Containment via Service Worker

#1

As we make progress towards <ses-frame> and <jessie-frame> some questions and long-term considerations start cropping out that are worthy of discussion and feedback.

I want to try to use threaded comments (ie reply to specific comments) to avoid creating too many posts.


Guiding Principles

a. Avoid needless rewrite
  1. Pre-parsing a resource consumed by the target is at least inefficient if not problematic.
  2. Yet, when application-specific parsing/rewrites are sound, they need to be done right. (ie <jessie-frame />).
  3. Rewrites, specifically for inter-resource linking, are (in my opinion) the only potentially sound form of rewrite for statically served content — doing it server-side (ie for dumb clients) is a practice that has far outgrow any historical necessity, soundness, validity, and cost — proper facilities for this client-side is the main canvas to work towards making progress in this problem space.
b. Avoid needless intercepts
  1. Declarative CSP should be the only device needed to properly secure content.
  2. Yet, Containment via Server/Worker can be mandated by application, for anything but being a man-in-the-middle tasked with guesstimation (at best) work of screening CSP-aversive fetches (which we only start by doing anyways, until we don’t need to).
  3. Interceptions for requests that are meant to be possible by application (ie CORS) should both be safely intercepted and guarded against rouge interceptions — historically that was server/network/OS — the irony of our approach is that as it succeeds in intercepting requests for needless containment effect, it uncovers the dark side of Service Workers that may require more attention down the road.
c. Avoid needless obstruction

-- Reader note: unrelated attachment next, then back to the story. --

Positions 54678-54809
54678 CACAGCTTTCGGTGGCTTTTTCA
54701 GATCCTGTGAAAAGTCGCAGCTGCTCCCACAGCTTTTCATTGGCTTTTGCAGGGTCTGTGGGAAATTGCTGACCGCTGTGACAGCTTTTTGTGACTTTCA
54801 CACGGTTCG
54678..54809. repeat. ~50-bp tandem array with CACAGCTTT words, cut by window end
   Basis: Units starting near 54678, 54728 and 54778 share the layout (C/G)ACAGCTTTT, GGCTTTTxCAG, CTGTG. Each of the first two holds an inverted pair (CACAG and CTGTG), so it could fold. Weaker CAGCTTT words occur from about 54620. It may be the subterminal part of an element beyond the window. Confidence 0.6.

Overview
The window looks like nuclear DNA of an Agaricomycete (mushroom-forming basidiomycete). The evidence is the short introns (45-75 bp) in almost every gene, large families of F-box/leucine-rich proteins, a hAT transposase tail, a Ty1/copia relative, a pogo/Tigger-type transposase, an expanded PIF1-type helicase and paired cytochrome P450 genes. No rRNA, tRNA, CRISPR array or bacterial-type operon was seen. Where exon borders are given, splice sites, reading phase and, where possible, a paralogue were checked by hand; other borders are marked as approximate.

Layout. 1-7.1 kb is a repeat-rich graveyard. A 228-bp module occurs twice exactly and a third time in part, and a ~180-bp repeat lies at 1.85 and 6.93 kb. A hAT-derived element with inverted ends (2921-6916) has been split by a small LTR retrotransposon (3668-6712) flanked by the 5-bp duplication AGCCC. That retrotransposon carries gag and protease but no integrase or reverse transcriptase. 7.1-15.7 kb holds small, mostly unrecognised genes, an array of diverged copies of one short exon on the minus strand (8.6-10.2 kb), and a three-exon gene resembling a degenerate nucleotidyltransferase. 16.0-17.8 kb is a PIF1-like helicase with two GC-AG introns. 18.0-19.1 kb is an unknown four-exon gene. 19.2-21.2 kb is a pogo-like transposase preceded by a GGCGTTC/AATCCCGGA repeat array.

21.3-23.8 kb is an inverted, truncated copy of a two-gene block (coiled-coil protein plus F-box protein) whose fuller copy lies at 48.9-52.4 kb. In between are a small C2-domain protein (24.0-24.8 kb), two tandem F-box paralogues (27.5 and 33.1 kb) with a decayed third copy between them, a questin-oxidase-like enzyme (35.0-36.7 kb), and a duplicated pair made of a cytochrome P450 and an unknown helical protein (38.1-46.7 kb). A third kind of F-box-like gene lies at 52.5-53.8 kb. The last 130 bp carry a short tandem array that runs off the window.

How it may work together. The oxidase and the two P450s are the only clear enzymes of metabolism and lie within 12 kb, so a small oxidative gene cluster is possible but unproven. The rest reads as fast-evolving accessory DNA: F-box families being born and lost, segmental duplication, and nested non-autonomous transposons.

1. Work towards an Unobstructed Containment model, where intended restrictions are affected without unintended ones (obstructions).
  2. Limiting the complexity of the containment mechanism is the best way to minimize unintended obstructions especially in cases where the mechanism could become stale, ineffective or unstable.
  3. Clarity of intent for imposed restrictions makes it possible to limit the complexity of the containment mechanism where common intents can lead to either battle-tested (de-facto) implementations or Web specifications where warranted — at the very least, it makes it more likely that new API’s will be designed with more awareness of and a more justifiable burden of ensuring their proper alignment with opt-in restrictions of clear and conceivable intents.

See

#2

Complex Requests

So far Phase 1 was limited to handling simple GET requests. Moving beyond this requires a little more clarity on what an abstract concept of a container really means when we are sandboxing-by-remapping requests against it.

Some considerations that call for this abstraction:

  1. When a GET/non- request refers to a sub-domain.
  2. When a non-GET request is made (and if that has a body).